Global health authorities and governments across the globe are having a hard time gathering authentic data regarding tests and patient numbers, hospital beds, recoveries, etc. Currently, most of the data circulating is disparate, and comes from multiple sources, such as hospitals, labs, public, and media, instead of one authorized source. This is extremely damaging since this results in the creation of a great amount of inaccurate and duplicate data, which if trusted, makes the process of tracking and containment both time consuming and ineffective. This is counter-productive to the management of a disease that is as fast spreading as COVID-19.

Blockchain technology can come to play in effectively tackling this issue. Owing to its distributed and immutable nature, blockchain can provide a feasible solution for tracking the outbreak. Blockchain-based apps facilitate organizations across the globe to form a single connected network where data can be shared in real time and securely. Moreover, since data stored in blockchain is immutable, it is protected against unauthorized changes and its distributed nature ensures protection against fraudulent data (since each entry requires consensus algorithms and smart contracts). Lastly, blockchain efficiently manages high volumes of data (as in the cases of the COVID pandemic) in a real time basis, which cannot be managed using human resources.

However, in addition to these factors, the aspect that stands out the most and makes blockchain technology ideal for monitoring and managing outbreak-related information is the level of privacy it offers. People do not wish for their information to be shared publicly or be used for other purposes. Thus it is a challenge to get patients to collaborate with governments and healthcare institutions to share information regarding their condition and wellness. For instance, the Israel government recently permitted healthcare institutions to track citizens’ mobile phones to control the spread of coronavirus. This has raised concerns from human rights organizations as citizens are not comfortable with sharing their personal information.

Since blockchain uses a distributed ledger, which ensures accountability and transparency with regards to access to its stored data, the information shared through blockchain cannot be extracted or misused. Moreover, information stored in a blockchain cannot be hacked. This encourages patients to share information regarding their condition, symptoms, location, and underlying health conditions without fear of the information being misused or shared with any third-party.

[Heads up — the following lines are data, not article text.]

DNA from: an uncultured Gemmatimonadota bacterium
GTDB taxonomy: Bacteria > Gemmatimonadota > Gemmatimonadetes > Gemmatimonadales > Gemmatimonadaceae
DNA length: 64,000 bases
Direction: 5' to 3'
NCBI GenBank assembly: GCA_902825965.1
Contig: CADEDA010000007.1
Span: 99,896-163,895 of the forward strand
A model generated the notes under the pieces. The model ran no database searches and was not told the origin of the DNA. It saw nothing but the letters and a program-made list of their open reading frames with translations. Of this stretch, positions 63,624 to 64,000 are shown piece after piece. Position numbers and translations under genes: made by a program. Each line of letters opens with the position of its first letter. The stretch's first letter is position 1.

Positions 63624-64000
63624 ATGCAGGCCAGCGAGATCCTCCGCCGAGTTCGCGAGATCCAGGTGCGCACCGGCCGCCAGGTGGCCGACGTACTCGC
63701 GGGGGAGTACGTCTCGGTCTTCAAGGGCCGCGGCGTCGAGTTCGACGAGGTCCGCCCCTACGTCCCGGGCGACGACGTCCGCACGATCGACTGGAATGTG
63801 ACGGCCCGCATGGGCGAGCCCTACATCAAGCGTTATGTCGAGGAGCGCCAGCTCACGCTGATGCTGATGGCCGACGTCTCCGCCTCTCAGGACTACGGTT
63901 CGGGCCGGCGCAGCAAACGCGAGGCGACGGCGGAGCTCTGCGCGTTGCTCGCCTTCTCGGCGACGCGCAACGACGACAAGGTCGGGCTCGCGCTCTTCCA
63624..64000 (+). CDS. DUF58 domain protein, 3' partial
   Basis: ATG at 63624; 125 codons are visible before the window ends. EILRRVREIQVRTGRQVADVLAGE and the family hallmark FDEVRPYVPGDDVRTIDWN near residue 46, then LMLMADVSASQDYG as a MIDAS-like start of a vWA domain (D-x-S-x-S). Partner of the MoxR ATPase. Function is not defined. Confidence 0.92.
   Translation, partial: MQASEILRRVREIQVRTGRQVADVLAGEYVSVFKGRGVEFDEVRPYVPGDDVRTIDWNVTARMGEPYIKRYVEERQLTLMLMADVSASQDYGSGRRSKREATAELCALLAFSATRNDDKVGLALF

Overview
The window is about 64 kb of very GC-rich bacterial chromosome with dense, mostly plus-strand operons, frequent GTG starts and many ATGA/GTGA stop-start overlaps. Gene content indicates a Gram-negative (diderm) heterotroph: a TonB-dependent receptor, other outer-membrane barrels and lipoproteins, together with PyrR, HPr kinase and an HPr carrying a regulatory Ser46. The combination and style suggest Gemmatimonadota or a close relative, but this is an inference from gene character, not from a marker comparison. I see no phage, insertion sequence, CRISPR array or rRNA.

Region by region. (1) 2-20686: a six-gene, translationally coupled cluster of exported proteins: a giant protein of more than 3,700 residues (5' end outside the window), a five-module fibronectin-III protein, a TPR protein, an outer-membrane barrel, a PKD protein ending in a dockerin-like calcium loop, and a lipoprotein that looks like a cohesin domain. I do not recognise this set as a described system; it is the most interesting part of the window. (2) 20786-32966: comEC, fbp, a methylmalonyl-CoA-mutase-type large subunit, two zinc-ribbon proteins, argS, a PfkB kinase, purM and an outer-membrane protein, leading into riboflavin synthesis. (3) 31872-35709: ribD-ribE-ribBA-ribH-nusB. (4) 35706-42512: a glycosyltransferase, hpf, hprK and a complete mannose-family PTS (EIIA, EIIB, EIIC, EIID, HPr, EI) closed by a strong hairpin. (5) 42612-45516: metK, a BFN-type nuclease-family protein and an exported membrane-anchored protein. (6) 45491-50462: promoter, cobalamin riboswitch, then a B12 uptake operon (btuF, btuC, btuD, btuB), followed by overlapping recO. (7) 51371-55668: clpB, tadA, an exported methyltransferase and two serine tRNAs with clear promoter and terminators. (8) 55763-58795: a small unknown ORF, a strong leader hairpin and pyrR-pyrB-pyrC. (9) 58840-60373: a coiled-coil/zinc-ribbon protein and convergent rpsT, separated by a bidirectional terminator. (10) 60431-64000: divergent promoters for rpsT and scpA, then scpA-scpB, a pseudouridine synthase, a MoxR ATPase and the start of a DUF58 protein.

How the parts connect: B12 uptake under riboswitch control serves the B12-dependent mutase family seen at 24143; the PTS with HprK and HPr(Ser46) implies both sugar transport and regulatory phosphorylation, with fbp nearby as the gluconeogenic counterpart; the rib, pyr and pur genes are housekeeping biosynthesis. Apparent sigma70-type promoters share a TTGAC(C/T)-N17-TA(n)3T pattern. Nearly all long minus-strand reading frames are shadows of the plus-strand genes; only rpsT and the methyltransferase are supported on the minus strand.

Furthermore, information shared by patients in a blockchain network may not only be used for tracking the outbreak but also facilitate health centers study the disease characteristics and patterns to develop treatment and solutions.

For instance, WHO has been using a blockchain-based data streaming platform, called MiPasa, which facilitates the sharing of information amongst need-to-know organizations such as state authorities and health officials. The platform is built on top of Hyperledger Fabric and partners with IBM for blockchain and cloud platforms. The application cross-references siloed location data with health information to track and prevent the spread of the outbreak, all while protecting patient privacy.

In another example, Atlanta-based developer of blockchain-enabled healthcare applications, Acoer, developed an application called HashLog, which allows real time logging and data visualization of the spread of the infection. HashLog provides real-time updates on the spread of the disease by tracking movement of infected people to identify potential outbreaks and prevent further spread. The application uses the Hedera Hashgraph distributed ledger technology and each entry is recorded through a verified hash reference on the ledger, ensuring that the data is correct.

Donations

In addition to tracking and preventing outbreaks, blockchain also plays an important role in securing donations. From hospitals and state authorities with insufficient funds for medical supplies to economically-weaker sections of the populations losing source of income due to lockdown, the current pandemic has displaced a huge number of people across the globe. Thus in such times, donations play a critical role in sustaining livelihoods and providing healthcare supplies to the affected people. However, given fraud associated with donations in recent times, lack of trust is a common factor affecting success of donations. Several individuals want to help and donate, however, are discouraged due to fear of their money being misused.

For instance in India, the government and police warned citizens against several fake relief schemes that have been floating in the name of COVID-19 relief, some even mirroring the Prime Ministers Relief Fund. These kind of activities deter willing people from donating.

Blockchain technology can be used to effectively combat this issue. Since all transactions in blockchain are secure, transparent, and traceable, donors can track their funds and see where they are utilized. This gives confidence to donors that their funds are being used for the exact purpose that they intended.

One such example is Hangzhou-based blockchain startup Hyperchain, which built a blockchain-based donation tracking platform for supporting government and hospitals (such as Tangshan People’s Hospital, Jiayu People’s Hospital and Xiantao No. 1 People’s Hospital) in the donation process. The platform has attracted more than US$2 million in donations.

 

Blockchain a Frontline Warrior in Battling Coronavirus Pandemic by EOS Intelligence